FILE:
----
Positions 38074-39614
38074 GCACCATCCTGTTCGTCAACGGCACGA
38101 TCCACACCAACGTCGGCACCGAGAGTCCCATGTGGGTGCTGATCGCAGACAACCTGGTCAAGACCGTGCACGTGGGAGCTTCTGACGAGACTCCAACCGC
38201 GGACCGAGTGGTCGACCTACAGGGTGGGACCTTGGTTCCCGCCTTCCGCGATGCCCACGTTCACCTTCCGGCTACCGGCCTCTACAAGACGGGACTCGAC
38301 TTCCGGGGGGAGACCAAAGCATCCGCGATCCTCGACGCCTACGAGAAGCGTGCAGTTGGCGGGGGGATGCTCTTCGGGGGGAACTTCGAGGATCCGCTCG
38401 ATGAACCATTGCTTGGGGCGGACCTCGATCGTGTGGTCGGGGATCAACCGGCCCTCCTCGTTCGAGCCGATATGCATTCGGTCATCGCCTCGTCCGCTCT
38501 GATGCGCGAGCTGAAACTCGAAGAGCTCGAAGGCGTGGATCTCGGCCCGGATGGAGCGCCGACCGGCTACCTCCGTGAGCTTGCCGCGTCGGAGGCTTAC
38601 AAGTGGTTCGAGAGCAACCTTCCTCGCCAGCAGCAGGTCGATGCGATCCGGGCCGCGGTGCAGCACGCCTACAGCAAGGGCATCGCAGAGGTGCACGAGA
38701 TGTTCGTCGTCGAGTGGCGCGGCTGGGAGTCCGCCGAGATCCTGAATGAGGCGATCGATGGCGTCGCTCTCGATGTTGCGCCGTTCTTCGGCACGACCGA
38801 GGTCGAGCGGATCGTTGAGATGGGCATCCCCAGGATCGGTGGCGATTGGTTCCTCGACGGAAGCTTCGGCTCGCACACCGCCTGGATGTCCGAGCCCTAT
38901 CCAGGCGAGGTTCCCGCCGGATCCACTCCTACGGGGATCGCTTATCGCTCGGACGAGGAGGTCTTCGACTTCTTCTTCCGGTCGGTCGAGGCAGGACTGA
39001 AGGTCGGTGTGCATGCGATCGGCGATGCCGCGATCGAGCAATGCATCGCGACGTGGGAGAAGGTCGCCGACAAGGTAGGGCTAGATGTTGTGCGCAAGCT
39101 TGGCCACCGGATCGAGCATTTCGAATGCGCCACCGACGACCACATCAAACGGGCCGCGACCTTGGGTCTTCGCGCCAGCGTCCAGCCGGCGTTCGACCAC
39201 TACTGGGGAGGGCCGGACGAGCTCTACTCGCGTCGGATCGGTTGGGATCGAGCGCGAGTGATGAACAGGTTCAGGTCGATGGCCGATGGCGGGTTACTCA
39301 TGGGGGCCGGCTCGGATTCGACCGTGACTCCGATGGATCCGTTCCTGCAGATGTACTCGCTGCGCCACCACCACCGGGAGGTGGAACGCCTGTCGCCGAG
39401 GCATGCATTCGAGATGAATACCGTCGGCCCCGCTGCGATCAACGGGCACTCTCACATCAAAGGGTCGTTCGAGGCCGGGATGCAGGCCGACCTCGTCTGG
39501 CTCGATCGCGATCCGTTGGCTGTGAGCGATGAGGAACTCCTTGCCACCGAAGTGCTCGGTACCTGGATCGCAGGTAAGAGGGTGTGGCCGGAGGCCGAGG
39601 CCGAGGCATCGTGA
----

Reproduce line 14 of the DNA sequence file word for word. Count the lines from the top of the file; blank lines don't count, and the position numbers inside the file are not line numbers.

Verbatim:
39201 TACTGGGGAGGGCCGGACGAGCTCTACTCGCGTCGGATCGGTTGGGATCGAGCGCGAGTGATGAACAGGTTCAGGTCGATGGCCGATGGCGGGTTACTCA